Sometimes, flat owners club together to obtain a single insurance policy for the building. (Naturally, everybody then has to bear their share of the cost.) This can be fiddly to arrange because of the coordination involved, and the interaction with other people's existing insurance - such as policies they have because of a mortgage, or to cover the contents of their properties rather than just the structure. The way this works also depends on the mechanisms in place for common decision-making; there's a scheme in the Tenements Act which can be followed if the deeds don't already specify.

As mentioned, the deed of conditions might go beyond this regime in some way, for example by giving the council the power to request proof of insurance. Enforcement of a title condition works in the same way as the statutory condition. In the case of building insurance, any of the other owners could bring a court action, because they have an interest in the fabric of the building being maintained. Generally, title conditions can be varied either by agreement, or as a result of an adversarial court process (in the Lands Tribunal). Either way of proceeding would end up involving the other flat owners as well as the council, and would entail instructing a solicitor.

I assume a solicitor is already involved in your proposed purchase. They would be able to give more specific advice if there is something objectionable in the deed; the condition in the Tenements Act is not negotiable.

  • I believe in the US there is some leeway for forming a trust to set aside a large enough sum of your own money to act as your own insurance policy, instead of purchasing one on the market. Does Scotland have a similar provision in it's law? Notably doing this requires quite a hefty investment compared to just purchasing insurance, and can be as much as rebuilding your portion of the flat entirely in the case of catastrophic damages. Commented Dec 11, 2023 at 17:36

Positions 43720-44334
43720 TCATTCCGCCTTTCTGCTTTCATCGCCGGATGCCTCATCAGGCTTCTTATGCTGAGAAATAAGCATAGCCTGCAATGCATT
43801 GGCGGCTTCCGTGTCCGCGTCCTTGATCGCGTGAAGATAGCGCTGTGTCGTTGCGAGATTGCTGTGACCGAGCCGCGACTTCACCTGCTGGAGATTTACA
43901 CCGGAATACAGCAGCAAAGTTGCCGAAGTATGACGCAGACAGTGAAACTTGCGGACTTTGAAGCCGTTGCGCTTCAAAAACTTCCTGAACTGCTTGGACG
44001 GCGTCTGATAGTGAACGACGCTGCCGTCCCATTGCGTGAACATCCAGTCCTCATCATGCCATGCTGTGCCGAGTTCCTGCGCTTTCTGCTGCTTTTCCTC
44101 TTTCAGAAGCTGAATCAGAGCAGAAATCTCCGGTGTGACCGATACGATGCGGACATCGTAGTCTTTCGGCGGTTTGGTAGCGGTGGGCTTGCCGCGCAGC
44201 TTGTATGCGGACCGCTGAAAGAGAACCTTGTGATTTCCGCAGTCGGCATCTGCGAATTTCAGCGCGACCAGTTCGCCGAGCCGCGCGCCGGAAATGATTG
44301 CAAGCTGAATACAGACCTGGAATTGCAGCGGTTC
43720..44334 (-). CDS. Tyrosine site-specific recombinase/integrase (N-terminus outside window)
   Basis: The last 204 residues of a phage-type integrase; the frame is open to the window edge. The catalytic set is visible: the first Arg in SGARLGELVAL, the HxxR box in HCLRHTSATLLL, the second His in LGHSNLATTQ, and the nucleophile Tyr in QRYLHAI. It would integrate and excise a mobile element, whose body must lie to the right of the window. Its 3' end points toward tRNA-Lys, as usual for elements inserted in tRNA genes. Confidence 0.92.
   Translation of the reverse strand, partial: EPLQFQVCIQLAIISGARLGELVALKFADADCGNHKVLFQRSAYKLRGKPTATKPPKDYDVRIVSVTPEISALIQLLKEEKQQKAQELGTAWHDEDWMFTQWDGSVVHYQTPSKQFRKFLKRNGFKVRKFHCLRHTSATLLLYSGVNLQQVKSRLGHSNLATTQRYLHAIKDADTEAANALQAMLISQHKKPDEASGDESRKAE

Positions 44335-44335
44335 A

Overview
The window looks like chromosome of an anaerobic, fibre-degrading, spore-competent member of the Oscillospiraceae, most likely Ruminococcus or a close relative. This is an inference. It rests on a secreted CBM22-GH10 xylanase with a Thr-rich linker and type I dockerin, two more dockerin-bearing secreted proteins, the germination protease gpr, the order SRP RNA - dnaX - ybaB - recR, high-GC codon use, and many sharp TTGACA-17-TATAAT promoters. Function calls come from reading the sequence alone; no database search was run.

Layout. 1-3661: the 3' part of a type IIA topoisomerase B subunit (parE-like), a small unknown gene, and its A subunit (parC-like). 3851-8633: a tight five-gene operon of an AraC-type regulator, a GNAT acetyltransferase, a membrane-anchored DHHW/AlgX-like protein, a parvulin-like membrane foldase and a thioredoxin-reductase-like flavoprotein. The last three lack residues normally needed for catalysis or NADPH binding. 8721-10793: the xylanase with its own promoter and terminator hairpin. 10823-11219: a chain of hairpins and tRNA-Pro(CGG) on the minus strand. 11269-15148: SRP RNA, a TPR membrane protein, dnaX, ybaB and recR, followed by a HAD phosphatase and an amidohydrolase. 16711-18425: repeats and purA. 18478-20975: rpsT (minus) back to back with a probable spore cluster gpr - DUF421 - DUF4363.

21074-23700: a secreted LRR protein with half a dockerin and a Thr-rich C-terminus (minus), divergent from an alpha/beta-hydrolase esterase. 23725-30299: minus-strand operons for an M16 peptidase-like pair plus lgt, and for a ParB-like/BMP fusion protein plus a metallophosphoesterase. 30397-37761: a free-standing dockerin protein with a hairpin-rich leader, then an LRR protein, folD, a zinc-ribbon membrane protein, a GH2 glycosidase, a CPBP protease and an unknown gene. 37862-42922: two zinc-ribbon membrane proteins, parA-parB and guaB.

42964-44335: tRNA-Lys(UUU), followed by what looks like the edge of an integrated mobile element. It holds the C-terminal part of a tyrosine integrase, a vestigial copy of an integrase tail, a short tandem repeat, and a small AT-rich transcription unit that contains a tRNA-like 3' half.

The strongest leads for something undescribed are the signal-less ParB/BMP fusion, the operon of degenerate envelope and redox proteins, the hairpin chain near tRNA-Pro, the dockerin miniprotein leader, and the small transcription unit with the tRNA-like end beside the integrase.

• I've only encountered self-insurance in the context of commercial property (or the government, but that's a special case). It's possible that a wealthy individual could set something like that up.
    – alexg
    Commented Dec 12, 2023 at 11:18
  • Yes, it's not usually recommended here, as it can lock a large amount of capital into nonliquidity for the entire time you own a residence. I was just curious if it was available there, and what the requirements would be as the asker said that they would be purchasing the flat in cash. It might have been an option for them. Commented Dec 12, 2023 at 17:44
  • Thank you, that's a very well researched and informative reply. What interested me about the whole situation was that when i bought this place (another apartment), there were no such burders, despite being bought after 2004, which made be suspicious as to why there was a disparity. I've gone ahead with the purchase, and I got my keys last week. I have insurance quotes and for now they seem perfectly reasonable. In my financial situation if it was just my property, i'd rather just buy another place if it burnt down (say). So yes, very useful answer thanks again!
    – Owl
    Commented Dec 29, 2023 at 2:49